The name might sound Japanese, but the game of Sudoku did not really come from Japan. It is not American either. The game is traced as far back to the late 19th century when number puzzles began to appear in French newspapers. Leonhard Euler, a Swiss Mathematician, was first credited of making these early numbers puzzle game. He first developed the idea of arranging numbers like in Latin Squares.
Modern-day Sudoku however, is associated with Howard Garns, an architect and inventor of his time. Dell Magazine published the game, “Number Place” in 1979. In 1984, the Monthly Nikolist introduce the game to Japan. “Suuji wa dokushin ni kagiru” became the name of the game. The name means “the digits must be single” or “the digits are limited to one occurrence”. Maki Kaji decided to abbreviate the game’s name to “Sudoku.” Then it was later registered as a trademark.
Since then, the game continued to rise in popularity. Retired Hong Kong judge, Wayne Gould, first encountered the puzzle in a Tokyo bookstore. He started creating his own number puzzles and later developed a computer program that can reproduce more of it. Gould later promoted the game to The Times magazine in Britain. After that, the game reached other parts of the world and is widely recognized in various shows, newspapers, magazines, and websites as well.
Sudoku’s Rise to Popularity
Sudoku became a well-loved game in Japan because their alphabet would not do well in a word puzzle-type of game. Being a numbers game, Sudoku was less complicated and much preferred by the Japanese. Also, the Japanese people are really fond of puzzles because it is a good source of entertainment while they spend time in lengthy commutes.
The game’s popularity in Japan was just a start. It quickly became a craze in Western countries as well. It got featured daily in newspapers, magazines run monthly Sudoku challenges, and international championship leagues were organized in its honor.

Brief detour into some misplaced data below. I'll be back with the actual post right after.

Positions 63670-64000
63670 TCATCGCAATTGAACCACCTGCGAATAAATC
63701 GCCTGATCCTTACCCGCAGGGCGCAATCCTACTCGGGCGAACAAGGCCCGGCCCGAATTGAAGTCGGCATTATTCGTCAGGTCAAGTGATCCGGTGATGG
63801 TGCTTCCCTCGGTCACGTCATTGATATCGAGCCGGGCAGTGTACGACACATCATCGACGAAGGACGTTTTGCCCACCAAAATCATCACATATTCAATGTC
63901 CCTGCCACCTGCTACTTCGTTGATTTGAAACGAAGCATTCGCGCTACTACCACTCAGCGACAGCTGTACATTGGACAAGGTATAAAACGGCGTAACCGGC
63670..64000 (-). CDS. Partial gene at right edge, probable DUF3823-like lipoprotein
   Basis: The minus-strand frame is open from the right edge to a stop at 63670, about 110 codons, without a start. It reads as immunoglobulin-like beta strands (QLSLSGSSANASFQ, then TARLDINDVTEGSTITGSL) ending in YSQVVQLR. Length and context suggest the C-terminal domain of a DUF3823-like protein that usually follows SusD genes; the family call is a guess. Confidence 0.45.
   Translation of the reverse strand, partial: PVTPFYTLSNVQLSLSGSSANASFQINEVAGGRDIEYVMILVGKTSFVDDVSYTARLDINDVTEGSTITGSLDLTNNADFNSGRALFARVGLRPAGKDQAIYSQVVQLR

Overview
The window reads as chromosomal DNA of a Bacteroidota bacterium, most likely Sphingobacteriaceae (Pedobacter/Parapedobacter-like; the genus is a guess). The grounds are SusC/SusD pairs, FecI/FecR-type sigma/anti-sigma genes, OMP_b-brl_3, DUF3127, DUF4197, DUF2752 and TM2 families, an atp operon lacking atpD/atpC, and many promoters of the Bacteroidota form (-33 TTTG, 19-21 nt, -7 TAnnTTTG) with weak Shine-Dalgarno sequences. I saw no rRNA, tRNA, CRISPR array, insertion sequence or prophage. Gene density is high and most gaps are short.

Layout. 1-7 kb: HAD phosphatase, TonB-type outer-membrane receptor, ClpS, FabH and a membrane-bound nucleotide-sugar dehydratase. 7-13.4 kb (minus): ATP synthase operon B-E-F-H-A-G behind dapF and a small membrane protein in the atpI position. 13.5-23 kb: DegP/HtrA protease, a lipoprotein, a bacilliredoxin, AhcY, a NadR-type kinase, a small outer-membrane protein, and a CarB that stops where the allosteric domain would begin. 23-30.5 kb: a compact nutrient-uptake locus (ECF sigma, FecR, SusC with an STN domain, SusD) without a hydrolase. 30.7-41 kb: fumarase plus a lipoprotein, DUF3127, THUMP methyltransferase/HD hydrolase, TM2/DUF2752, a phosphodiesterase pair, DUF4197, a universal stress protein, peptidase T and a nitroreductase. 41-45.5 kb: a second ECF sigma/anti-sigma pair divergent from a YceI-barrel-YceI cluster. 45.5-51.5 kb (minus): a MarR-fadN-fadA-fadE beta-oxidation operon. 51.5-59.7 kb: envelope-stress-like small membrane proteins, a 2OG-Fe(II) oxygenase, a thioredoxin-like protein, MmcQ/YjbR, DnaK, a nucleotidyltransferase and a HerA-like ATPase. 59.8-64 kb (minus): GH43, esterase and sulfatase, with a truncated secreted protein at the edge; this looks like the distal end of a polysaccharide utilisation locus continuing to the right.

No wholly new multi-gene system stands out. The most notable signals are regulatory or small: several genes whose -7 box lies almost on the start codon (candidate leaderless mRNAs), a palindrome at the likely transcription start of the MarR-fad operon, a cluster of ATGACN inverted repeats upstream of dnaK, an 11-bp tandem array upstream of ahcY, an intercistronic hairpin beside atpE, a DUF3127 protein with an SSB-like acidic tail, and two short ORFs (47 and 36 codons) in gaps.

Admit it or not, the game appeals to many people from all walks of life. The rules are easy and simple to learn. People of all ages can play, or at least learn the rules and techniques of the game. It does not even need a lot of tools or props to get started. A player only needs a that contain the numbers 1-9.
A Test of Logic & Patience
Sudoku does not require much in terms of props and player requirements, but it does require a lot of patience and brainpower to get through. Like any puzzle, Sudoku exercises your brain. If you do not have enough patience, the game can be quite tiring and boring. But if you are up for the challenge, then why not start solving a Sudoku puzzle now?
The goal of the game is to complete every row with the numbers 1 to 9 without repetitions. Some numbers in a row are already given, and players have to only fill in the blank subsquares on the board. Once the board is filled with numbers without repeated digits in every row and column, you have just won Sudoku!
Where to Play Sudoku?
Sudoku is still popular these days, but you cannot find them anymore in regular newspapers. Some magazines and pamphlets still carry them, but you really have to diligently scour different publications just to play a new board. If you like solving this number puzzle without waiting for the next publication, you can buy a Sudoku book instead!
A Sudoku book contains tons of Sudoku puzzles that you can solve one after the other. Depending on the book you get, the boards may be organized into Easy, Medium, and Hard ones! Alternatively, you can download a free Sudoku game on your mobile or PC. There are tons of free Sudoku game apps today with randomized boards that can generate a unique and more challenging numbers puzzle experience with each time you open it.